Class action suit over gender bias at Goldman Sachs slated for 2023 trial
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Despite Goldman Sachs’ attempt to avoid a 12-year-old gender bias class action lawsuit, a federal judge said Monday the case will head to trial next June.
Lead plaintiff Cristina Chen-Oster complained about unfair treatment at Goldman Sachs to the Equal Employment Opportunity Commission in 2005 and sued the global investment bank and financial services company five years later, according to Bloomberg.
Chen-Oster and other plaintiffs alleged in the lawsuit that Goldman Sachs systematically paid its female employees less than male employees and denied them opportunities to move ahead in their careers.
Reuters, which also has coverage, reported that the lawsuit is one of the highest-profile cases to challenge Wall Street’s alleged discrimination of women in pay and promotion.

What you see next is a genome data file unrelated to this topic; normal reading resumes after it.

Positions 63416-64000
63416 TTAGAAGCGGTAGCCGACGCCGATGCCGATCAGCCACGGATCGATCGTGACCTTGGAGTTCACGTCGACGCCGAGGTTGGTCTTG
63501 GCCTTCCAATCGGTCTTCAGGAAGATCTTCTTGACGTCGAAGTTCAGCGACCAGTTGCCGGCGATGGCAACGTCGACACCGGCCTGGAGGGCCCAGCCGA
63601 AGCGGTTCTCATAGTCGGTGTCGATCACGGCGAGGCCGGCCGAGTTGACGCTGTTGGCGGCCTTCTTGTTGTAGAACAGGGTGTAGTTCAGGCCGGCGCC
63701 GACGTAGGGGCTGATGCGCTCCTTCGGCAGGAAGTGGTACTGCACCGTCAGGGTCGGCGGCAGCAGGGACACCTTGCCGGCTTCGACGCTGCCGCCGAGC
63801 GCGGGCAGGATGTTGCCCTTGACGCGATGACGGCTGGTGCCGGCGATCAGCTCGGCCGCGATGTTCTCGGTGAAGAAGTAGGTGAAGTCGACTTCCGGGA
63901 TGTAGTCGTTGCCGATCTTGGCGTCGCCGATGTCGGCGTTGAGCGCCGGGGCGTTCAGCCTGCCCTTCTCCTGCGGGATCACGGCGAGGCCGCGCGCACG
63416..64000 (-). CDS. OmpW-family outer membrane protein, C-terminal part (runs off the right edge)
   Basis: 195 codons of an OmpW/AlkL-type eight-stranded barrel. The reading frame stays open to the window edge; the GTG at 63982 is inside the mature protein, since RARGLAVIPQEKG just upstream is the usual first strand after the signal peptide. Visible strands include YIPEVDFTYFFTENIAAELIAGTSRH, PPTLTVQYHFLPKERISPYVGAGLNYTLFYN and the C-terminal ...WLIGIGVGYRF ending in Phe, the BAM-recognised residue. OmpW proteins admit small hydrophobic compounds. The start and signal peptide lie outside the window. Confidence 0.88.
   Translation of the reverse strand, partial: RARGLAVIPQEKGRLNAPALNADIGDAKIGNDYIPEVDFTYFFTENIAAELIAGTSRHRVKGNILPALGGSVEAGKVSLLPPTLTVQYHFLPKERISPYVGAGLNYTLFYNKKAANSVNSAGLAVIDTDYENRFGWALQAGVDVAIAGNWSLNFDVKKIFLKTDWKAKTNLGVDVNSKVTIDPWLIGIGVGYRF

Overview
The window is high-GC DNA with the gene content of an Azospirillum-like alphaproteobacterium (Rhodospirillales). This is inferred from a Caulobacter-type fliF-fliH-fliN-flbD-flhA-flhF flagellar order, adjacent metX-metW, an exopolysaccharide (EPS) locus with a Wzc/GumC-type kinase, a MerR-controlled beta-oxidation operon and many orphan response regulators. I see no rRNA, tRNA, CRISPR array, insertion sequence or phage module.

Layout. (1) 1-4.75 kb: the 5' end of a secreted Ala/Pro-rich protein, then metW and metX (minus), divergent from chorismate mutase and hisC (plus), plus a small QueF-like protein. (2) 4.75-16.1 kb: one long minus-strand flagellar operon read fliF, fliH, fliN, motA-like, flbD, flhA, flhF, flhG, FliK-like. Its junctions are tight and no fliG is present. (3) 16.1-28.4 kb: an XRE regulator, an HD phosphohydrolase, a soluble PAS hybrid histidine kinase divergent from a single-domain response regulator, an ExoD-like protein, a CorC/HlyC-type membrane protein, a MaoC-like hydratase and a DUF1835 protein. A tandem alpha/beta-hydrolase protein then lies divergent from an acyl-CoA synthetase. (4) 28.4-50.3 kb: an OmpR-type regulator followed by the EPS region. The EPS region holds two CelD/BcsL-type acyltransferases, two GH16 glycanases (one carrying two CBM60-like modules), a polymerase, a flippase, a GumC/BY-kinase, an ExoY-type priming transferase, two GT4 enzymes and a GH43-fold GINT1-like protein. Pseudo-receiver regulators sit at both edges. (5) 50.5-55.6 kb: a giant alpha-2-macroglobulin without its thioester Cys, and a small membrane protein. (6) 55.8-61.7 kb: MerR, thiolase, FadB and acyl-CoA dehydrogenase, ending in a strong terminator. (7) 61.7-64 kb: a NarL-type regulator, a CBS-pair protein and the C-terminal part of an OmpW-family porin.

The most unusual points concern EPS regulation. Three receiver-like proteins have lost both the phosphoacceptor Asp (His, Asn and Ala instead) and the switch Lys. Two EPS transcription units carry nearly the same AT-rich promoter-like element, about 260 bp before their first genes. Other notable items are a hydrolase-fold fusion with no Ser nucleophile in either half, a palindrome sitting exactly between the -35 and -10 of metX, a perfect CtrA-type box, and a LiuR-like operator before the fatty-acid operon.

In her order, U.S. District Judge Analisa Torres of the Southern District of New York refused Goldman Sachs’ request to decertify the class of about 1,800 plaintiffs. Goldman Sachs had argued that there was no evidence that each person experienced a loss in pay.
However, Torres also held in her order that women who did not experience reduced compensation and women who did not participate in certain performance review processes could not be part of the class action suit.
“Goldman Sachs is proud of its long record of promoting and supporting women, and we look forward to vigorously defending ourself against these baseless claims,” said Goldman Sachs in a statement published by Reuters and Bloomberg.
Anne Shaver, a lawyer for the plaintiffs, also told media outlets that her clients look forward to the trial.